So…. Your kids are back in school! Here are some back to school reminders now that the school year has gotten underway!

Make sure you have all of your child’s teachers current email address. It is great to email them every now and again to check on your child’s progress. If you have a back to school night or a curriculum night, ask your child’s teacher(s) where your child is currently seated. Try to sit in that seat and assess if it is difficult to hear the teacher or if there are other distractions getting in the way. See where the teacher stands. Sometimes children are seated in the best seat for their hearing, assuming the teacher stands in the middle of the room. But sometimes teacher’s walk around or they stand over to one side. Find out from the teachers or ...Read more

December 5th, 2012 | Posted in Listening Skills

What Seasons Do We Celebrate?

Sometimes the kids I get to work with each week make me burst out laughing. Earlier this week, I was with elementary age children in group therapy when I asked them: "Now that it's December, who can name the different types of seasons we might celebrate?" "Christmas season!" was the first answer. Next, "It's holiday season, with Hanukkah!" and so on, with chatter about the season for snow and mittens. Then, from a little, very earnest voice: "I thought it was FLU season." So flu season may not exactly be a reason to feel merry, but there is a kind of joy in these funny little errors from kids. To me, it means they're learning to think about the words and language that they hear in different ways -- and that's never a bad thing. Get the Category Carousel app for 50% ...Read more

November 13th, 2012 | Posted in Listening Skills
In a post on the Center for Hearing and Communication blog, I wrote about how difficult listening is for everyone. It's easy to become frustrated with a son, daughter, student, or client who often isn't listening. But I think when you consider the points in that post, it's much easier to strengthen your compassion, patience, and understanding for children who struggle with auditory processing challenges or APD. Hearing is easy, but listening is hard: because it requires attention and an entirely different process in the brain. My post was inspired by a recent New York Times piece, The Science and Art of Listening that explains just why it can be difficult to to listen. The process of listening is quite complex and actually very intriguing. There's a reason why, in a noisy environment like a baseball game, you won't ...Read more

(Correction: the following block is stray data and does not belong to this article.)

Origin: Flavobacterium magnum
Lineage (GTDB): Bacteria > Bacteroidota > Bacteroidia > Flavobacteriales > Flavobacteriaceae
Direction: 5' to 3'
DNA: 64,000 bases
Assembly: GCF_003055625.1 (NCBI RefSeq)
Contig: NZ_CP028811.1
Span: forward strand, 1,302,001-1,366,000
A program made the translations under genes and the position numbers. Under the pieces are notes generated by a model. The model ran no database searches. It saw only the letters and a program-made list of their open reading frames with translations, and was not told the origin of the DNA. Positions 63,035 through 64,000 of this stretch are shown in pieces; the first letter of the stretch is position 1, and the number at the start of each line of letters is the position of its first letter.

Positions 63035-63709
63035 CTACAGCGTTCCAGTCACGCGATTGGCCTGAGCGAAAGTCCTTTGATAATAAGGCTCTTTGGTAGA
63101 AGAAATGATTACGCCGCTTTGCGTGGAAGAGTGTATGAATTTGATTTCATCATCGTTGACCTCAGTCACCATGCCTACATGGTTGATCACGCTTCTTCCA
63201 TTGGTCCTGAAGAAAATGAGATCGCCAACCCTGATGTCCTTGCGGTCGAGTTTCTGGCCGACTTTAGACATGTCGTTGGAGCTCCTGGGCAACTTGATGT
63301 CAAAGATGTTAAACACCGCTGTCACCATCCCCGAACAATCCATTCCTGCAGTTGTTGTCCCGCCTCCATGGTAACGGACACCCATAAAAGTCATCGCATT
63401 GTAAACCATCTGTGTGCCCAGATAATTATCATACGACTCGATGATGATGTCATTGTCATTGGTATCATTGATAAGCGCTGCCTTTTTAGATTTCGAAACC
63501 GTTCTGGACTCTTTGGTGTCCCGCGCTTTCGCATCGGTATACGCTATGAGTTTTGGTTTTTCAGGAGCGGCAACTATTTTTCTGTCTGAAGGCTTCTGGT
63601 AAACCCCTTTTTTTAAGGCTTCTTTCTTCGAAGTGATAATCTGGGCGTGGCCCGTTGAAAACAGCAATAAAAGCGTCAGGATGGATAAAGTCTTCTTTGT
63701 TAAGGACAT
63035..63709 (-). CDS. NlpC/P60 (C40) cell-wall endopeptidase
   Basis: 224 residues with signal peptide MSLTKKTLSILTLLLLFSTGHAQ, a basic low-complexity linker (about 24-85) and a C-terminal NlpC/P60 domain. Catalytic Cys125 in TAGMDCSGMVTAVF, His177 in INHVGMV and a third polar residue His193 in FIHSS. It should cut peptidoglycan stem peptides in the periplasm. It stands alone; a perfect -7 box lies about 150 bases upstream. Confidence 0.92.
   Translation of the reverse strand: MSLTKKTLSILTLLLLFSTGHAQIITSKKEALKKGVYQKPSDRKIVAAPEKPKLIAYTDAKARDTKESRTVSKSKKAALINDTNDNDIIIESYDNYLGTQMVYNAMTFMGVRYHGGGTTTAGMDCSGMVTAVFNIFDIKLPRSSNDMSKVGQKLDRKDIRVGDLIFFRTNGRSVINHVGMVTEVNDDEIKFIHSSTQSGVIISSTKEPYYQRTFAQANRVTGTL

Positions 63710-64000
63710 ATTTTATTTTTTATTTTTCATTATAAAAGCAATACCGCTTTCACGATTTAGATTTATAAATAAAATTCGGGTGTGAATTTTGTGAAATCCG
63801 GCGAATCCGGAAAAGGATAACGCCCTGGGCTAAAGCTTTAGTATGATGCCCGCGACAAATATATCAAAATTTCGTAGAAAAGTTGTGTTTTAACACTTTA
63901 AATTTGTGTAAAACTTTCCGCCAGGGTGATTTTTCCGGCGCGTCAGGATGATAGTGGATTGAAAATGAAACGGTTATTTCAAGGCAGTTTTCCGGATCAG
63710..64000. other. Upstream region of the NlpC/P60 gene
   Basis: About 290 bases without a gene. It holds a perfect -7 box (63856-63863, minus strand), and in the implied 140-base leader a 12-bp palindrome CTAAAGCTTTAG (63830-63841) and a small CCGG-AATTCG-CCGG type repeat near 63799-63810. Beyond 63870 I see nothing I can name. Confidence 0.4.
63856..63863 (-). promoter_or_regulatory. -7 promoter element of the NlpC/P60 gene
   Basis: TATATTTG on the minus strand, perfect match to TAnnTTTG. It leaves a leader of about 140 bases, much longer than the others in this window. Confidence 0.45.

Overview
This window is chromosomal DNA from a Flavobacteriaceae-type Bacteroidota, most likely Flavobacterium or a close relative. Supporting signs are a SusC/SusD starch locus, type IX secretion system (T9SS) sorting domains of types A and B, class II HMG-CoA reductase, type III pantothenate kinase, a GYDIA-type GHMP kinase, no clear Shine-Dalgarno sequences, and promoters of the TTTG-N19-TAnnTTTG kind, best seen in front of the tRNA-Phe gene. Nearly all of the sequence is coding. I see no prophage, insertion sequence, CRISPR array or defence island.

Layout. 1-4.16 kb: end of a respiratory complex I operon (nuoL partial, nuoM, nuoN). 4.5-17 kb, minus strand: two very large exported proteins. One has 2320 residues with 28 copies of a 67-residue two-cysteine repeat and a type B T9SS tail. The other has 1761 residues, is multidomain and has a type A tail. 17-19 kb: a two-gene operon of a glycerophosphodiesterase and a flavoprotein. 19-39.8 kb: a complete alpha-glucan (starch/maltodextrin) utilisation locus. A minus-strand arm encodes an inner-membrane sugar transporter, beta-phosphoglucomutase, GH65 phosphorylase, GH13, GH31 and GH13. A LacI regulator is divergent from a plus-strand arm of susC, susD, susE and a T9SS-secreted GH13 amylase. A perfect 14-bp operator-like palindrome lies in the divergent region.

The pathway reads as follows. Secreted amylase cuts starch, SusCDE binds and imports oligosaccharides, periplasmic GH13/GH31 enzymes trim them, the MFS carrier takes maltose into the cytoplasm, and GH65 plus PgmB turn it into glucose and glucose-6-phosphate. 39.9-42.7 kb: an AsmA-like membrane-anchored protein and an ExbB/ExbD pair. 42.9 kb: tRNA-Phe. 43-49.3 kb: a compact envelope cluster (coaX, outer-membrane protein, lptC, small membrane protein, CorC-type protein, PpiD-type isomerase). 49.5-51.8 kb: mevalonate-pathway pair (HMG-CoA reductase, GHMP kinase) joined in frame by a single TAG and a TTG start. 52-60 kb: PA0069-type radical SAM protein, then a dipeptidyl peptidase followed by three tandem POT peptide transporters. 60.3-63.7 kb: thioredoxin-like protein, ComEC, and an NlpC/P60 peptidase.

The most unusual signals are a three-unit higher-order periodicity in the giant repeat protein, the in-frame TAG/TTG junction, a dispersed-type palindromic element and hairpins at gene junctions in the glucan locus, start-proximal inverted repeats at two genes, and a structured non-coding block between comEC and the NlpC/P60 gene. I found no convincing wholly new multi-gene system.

November 9th, 2012 | Posted in Featured, Listening Skills, Speech Therapy Apps
Ever thought about how you read to children? Having a child's rapt attention as you turn the pages of a favorite book is a beautiful and classic moment, whether you're a speech language pathologist, educator, or a parent. It's also one of the best and simplest ways to strengthen listening skills. I have one simple tip for you that will supercharge the listening exercise of story time. It's so simple it's almost laughable. When most people read to children, they hold the book out so they can read and the child can look at the pictures at the same time. But I always suggest this: Hold the book facing you as you read each page -- THEN turn the book so the kids can see. Why is this a big deal? Because this way, the child has to listen to follow the story. And what they just heard ...Read more